Monday, October 24, 2011

Encountering the Blair Witch: The Effacement of Media (redeux)

I watched The Blair Witch Project with my friends this Saturday with our text, Remediation, fresh on my mind. To be perfectly honest, I was terrified: I've seen the film several times, and at least one other time within the past year, yet the specter of the unknown, unseen Blair Witch haunted my dreams and kept me curled up next to my girlfriend at night. What made this particular antagonist so terrifying - was it my imagination, filling in the empty signifier "witch" with the most horrible, gruesome monster that my mind could conjure up? No: upon interrogation, it was precisely the absence of the witch - what perhaps Bolter and Grusin would call the "self-effacement" of the experience of media offered by the film - that plagued my nighttime thoughts. Indeed, it was the very reality of the film that haunted me. The characters' experience, seemingly unfiltered by Hollywood, commanded the power of authenticity, yea, even the aura that Benjamin spoke of. As Ryan asked: What would Benjamin say - that the experience technology offers belies the absence of media, of mediation: it obscures the means of its own production. The Blair Witch's absence belies the absence of intention, of mediation - of capital. When the characters, lost in the woods, flee from their tent upon having their campsite disturbed by an unknown force, we flee with them; however, we aren't running away from the witch, we are chasing her, immersing ourselves even further in the Hyperreal, fully invigorated by our encounter with the horror of Reality.

What is interesting about the Blair Witch Project is that it actually requires no imagination, even though the film seems to demand it: never do we actually need to imagine the figure of the witch to be terrified. Rather, we need only dare let ourselves not imagine, let ourselves accept that the "unknown" is our relationship with this radical alterity (the Blair Witch, the Supernatural). Otherness is terrifying, but, an Other that we can never encounter: that is Hitchcockian, baby. The Witch is an Other so possessed of Otherness that we can never encounter her - she is forever off-screen, always in the periphery. We can never reconcile ourselves with her. From a Marxist perspective, what this amounts to is alienation - we long to encounter the witch, to have power over that which never manifests itself. Perhaps, as Foucault would say, we desire to subject her to a field of visibility so that we may subordinate her to particular strategy or a tactic, in a way, disciplining her and making her a better subject to power?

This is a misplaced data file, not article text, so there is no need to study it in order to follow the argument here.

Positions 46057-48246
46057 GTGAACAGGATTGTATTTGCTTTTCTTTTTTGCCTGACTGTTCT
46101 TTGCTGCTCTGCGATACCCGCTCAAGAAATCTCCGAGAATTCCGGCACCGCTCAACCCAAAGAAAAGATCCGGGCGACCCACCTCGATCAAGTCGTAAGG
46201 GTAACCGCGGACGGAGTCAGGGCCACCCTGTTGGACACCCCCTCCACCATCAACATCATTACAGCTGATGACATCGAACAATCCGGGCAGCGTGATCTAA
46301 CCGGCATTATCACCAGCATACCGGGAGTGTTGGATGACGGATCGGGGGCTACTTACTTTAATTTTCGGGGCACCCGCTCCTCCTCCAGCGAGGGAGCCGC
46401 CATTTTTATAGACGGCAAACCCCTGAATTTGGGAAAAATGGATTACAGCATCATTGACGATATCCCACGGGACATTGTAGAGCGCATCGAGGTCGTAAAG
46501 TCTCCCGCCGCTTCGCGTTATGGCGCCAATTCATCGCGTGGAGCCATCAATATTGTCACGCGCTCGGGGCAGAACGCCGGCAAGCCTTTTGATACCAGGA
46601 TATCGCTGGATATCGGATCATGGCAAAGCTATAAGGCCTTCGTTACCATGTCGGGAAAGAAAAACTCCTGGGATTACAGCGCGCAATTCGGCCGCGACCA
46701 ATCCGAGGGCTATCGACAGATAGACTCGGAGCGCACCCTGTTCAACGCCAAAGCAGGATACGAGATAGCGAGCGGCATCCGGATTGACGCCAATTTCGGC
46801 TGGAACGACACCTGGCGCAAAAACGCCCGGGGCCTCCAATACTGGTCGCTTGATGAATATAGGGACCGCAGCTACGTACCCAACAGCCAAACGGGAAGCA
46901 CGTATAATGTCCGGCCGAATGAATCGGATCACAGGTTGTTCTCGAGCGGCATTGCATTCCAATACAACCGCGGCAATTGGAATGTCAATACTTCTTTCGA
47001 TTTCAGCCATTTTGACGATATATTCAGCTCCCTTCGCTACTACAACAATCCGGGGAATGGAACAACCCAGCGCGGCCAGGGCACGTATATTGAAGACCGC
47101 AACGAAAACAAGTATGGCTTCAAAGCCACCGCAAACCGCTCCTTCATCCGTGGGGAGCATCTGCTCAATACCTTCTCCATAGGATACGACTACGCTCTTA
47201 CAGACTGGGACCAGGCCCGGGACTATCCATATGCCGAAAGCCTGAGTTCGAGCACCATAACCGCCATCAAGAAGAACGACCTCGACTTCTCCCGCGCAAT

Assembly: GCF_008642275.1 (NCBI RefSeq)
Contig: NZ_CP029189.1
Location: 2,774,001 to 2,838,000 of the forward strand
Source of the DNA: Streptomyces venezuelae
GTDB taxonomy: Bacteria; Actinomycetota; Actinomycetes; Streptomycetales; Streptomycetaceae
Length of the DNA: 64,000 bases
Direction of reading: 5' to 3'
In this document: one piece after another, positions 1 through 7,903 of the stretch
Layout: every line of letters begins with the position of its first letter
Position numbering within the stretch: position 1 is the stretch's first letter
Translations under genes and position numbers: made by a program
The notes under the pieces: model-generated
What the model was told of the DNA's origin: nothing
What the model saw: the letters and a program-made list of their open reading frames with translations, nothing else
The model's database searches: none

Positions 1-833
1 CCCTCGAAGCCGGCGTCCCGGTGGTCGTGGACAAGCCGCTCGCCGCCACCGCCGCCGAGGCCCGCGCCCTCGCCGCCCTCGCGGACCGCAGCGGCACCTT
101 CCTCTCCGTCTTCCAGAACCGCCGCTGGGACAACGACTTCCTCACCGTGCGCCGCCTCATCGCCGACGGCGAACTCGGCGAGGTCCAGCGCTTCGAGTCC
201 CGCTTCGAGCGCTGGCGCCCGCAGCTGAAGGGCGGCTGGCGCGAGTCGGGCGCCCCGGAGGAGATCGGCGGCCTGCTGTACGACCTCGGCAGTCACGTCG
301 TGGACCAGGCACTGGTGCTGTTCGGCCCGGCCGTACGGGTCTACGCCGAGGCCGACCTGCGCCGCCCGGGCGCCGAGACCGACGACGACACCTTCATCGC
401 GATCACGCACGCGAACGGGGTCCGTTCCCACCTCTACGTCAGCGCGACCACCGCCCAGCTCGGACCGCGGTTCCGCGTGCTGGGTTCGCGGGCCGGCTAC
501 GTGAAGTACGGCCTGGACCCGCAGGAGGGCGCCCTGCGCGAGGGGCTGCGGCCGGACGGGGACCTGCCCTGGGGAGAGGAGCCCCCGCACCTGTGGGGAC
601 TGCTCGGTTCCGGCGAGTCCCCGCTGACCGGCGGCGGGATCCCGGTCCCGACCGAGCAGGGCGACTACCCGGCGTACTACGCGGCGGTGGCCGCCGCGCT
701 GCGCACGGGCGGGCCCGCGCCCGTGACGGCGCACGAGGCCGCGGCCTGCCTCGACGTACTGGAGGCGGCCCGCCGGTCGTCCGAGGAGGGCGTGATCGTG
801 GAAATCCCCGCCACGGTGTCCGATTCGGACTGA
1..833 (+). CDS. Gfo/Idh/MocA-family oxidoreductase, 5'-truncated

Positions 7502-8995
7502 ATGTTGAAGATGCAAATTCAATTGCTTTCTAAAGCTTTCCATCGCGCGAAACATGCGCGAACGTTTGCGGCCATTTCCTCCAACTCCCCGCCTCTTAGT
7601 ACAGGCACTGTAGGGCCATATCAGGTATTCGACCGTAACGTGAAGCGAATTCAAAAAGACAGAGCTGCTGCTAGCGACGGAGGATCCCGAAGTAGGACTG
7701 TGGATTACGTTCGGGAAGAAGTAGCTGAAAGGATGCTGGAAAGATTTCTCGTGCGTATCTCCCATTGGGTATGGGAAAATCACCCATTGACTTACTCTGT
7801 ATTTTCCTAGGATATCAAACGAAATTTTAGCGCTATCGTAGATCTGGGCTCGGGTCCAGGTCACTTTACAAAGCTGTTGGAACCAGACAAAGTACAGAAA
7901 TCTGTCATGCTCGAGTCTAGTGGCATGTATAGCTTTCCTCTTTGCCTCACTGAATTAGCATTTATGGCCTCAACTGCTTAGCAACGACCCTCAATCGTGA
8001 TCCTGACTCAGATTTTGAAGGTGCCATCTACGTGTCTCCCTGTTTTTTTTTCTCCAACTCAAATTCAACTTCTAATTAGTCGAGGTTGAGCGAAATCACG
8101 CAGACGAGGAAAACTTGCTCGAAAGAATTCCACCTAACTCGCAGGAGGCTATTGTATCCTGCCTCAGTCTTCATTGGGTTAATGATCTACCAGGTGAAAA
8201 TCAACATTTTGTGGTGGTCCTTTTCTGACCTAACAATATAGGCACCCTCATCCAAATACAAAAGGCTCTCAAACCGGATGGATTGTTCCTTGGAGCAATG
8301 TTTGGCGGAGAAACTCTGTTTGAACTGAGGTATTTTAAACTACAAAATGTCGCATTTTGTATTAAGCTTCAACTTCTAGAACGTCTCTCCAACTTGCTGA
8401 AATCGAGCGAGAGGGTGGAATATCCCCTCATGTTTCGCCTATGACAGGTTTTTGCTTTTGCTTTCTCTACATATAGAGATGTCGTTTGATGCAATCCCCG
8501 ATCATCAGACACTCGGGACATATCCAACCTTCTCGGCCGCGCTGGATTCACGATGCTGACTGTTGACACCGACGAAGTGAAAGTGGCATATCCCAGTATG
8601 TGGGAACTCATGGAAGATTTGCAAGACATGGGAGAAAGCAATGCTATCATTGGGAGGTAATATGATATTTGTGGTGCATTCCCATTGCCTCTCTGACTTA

But I digress...

In reading Remediation, I couldn't help but recall several questions that came to mind during last Monday's class with Dr. Moberly: what is the point of critically interrogating media? Why did we spend time deconstructing James Cameron's Avatar only to come to understandings already evident with readings of Marx and Dyers-Witheford? Perhaps a better question would be: what's the point of understanding theory through film, or, for that matter, any other particular form of media? What's to be gained through interpreting Avatar via particular critical lenses: Dr. Moberly explains that there are two different iterations of capitalism battling themselves out in the film, simultaneously exposing but effacing themselves through their very articulation. But what the hell does this mean?

Actually, what does any of this MEAN: why do we bother interpreting film and other media through the critical lenses offered by Benjamin, Zizek and Bolter and Grusin? Why is coming to understand the nature of media's mediation-function important? What is the ideological function of media and how powerful is it? Does watching Avatar make us more susceptible to the ideology of capital? Do we gain something through the exegesis-izing that we wouldn't get through reading Marx proper? Are we merely being uncomtemplative in our understandings of our own socio-economic stations? Is the conclusion that we should just turn off our TVs and read instead of acquiring information via the immediacy of cable news and video? If so, then ok – sounds good to me.

I don't ask these questions superfluously; these are some very serious thoughts that come to mind - I have a basic understanding of Marx, but what does this application grant me? Why spend 2.5 hours learning about Marx via Avatar rather than discussing actual readings of Marx?

My own attempt at critically interpreting The Blair Witch project seems to me a genuflection to Hollywood, granting them even greater authority as the purveyors of truth. They are now even more genius and/or sinister than before: are they the evil agents of capitalism, inserting near-subliminal messages into media in order to dupe us further and anesthetize our revolutionary desire; or, are they simply reproducing the discourses that expose us to the processes of capital and labor-value that doom us all to certain extinction?

When we perform an exegesis of Avatar or The Blair Witch Project aren't we presupposing the existence of some central truth that only we, via our superior critical lenses, can uncover. And this is precisely the criticism D&G offer of Freud and why they titled their first book Anti-Oedipus – texts are machines of production, producing desire and do not have to be understood as static works that only yield their ghosts upon being properly psychoanalyzed. Why can't we just let media be desire-production machines? Why can't we continue to pursue the Blair Witch as a supernatural spell-caster then go demand better working conditions for workers and better pay and better environmental regulation and, x and y and z.

Is criticism all we need or do we need to make sure it penetrates every aspect of culture?

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